O​.​D​.​O​.​O. (1990)

by Fela Kuti

supported by
/
  • Includes unlimited streaming via the free Bandcamp app, plus high-quality download in MP3, FLAC and more.

     $9 USD  or more

     

1.
31:54

about

In O.D.O.O., Fela sings about the effects of military usurpation of power and the destruction of African young democracy since independence- particularly young democracies, that fought and won independence after long confrontations, and sometimes wars with colonial powers. He said when they come to power, the coup plotters assume names such as: Nigerian Supreme Military Council, Ghana Redemption Council, Libyan Revolutionary, etc. Most times the coup plots were planned and financed by departing colonial powers. To those who are not aware, the arrival of the military in the political arena creates the illusion of a peaceful ‘democratic’ participation and functioning government. Particularly, since most of the daily running of government is performed by civilians who report to military bosses. For Fela, under normal circumstances, the duty of the armed forces is to defend and support the civil government; not to overthrow it or usurp the duties of any branch of government because it has no political mandate. To do the contrary- that means ‘Overtake-overtake’. Any idea of a prosperous, peaceful country with the military at the helm of power is nothing but an illusion. Persistent scandals and corruption at the highest level of power, a hallmark of each and successive regimes since independence, helps put Fela’s disillusion and distrust of the military in perspective. Pointing to the ambiguity of modeling newly independent African nation’s constitution after those of the departing colonial masters, as the root cause of our problems. Fela in his sarcastic manner calls what passes as government in Africa as: ‘…soldier go! Soldier come!’, meaning the institution that created the military structure purposefully put the army there to continue their colonial work. To paint a clear picture of the plight of Africans under such dictatorship, Fela mentions a list of songs he had written, criticizing the wrongs of the system: Kalakuta Show! Mr. Follow-Follow! Zombie! Shuffering and Shmiling!. Unfortunately, it is the poor masses who suffer most from these mismanagement and corruption in government. From an early age, Africans children are forced to learn how to survive in a system where you don’t know where your next meal is coming from—no social security, no education, etc. Despite all these setbacks, Africans still try to educate their children, the children grow up, taking steady jobs to better their lives, saving money here and cutting edges there just to survive. In the end, Overtake Don Overtake Overtake because events of the mismanagement’s from various administrations render all sacrifices and cutting edges the individual makes to better his life useless.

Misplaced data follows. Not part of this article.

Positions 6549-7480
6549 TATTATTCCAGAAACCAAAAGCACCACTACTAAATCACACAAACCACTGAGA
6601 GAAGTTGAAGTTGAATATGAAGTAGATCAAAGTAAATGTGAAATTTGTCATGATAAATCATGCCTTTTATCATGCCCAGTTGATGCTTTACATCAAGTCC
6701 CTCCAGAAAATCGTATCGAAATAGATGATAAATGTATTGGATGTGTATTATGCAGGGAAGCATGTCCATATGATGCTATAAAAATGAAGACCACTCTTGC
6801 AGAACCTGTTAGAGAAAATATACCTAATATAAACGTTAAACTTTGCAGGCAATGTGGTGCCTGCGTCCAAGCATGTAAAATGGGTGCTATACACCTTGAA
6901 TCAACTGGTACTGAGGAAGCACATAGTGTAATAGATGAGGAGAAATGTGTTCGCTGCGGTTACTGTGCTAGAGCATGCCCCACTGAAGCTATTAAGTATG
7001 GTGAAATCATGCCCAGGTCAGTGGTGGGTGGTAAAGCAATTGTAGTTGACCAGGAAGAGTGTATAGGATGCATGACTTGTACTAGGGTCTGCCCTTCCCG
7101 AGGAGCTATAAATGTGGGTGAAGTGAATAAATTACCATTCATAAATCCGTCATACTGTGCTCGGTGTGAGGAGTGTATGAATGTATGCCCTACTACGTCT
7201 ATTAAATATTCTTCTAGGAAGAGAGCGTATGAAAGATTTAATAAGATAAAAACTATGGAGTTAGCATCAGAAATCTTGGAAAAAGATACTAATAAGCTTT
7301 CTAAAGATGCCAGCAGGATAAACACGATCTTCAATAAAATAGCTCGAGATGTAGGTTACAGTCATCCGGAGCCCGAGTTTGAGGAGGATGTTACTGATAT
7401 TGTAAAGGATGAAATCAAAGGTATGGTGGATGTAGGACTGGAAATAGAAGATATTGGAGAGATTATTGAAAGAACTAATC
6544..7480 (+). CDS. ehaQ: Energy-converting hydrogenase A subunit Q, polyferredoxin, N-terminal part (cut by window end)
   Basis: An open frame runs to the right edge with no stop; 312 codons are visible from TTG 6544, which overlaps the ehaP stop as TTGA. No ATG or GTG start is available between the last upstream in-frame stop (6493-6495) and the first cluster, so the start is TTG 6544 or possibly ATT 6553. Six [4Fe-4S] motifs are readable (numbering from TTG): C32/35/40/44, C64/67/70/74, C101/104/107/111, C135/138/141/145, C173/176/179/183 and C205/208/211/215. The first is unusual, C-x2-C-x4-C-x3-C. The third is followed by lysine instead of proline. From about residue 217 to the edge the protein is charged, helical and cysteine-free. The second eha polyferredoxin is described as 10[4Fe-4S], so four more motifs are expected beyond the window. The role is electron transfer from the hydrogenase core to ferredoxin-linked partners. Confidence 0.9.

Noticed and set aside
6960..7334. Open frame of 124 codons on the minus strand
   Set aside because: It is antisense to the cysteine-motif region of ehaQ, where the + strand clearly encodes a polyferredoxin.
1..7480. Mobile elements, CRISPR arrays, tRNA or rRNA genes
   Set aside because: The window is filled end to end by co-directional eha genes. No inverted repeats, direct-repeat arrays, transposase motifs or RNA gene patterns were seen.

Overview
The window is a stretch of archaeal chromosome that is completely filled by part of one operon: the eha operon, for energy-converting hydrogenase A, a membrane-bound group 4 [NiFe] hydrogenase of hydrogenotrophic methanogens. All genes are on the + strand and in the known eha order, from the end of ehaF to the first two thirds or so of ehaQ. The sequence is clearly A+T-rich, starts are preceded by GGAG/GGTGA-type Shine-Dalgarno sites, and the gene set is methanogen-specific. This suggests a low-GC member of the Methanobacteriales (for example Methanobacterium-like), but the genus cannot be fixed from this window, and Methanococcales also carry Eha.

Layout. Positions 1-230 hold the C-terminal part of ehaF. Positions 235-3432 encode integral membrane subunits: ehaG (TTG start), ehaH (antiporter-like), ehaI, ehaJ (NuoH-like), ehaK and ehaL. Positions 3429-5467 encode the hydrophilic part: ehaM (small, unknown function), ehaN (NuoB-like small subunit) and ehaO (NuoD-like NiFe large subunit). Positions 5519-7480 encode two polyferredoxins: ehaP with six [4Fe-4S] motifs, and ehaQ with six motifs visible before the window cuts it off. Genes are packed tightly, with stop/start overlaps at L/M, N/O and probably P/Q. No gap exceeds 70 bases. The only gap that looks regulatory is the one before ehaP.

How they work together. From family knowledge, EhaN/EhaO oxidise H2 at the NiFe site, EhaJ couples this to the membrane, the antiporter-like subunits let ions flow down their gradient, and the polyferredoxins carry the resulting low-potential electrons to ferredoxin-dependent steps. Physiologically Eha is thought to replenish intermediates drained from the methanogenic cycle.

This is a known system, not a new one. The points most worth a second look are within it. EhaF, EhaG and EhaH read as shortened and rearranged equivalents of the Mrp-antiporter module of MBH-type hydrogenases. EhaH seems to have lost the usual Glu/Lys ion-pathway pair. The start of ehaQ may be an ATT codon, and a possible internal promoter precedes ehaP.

- Mabinuori Kayode Idowu

credits

released January 18, 2011

tags

license

all rights reserved

about

Fela Kuti Lagos, Nigeria

Over a decade after his death, vindication has come to Fela Kuti, Africa’s musical genius. AfroBeat, his gift to the world, is now an international staple on his own uncompromising terms, social content intact.

contact / help

Contact Fela Kuti

Streaming and
Download help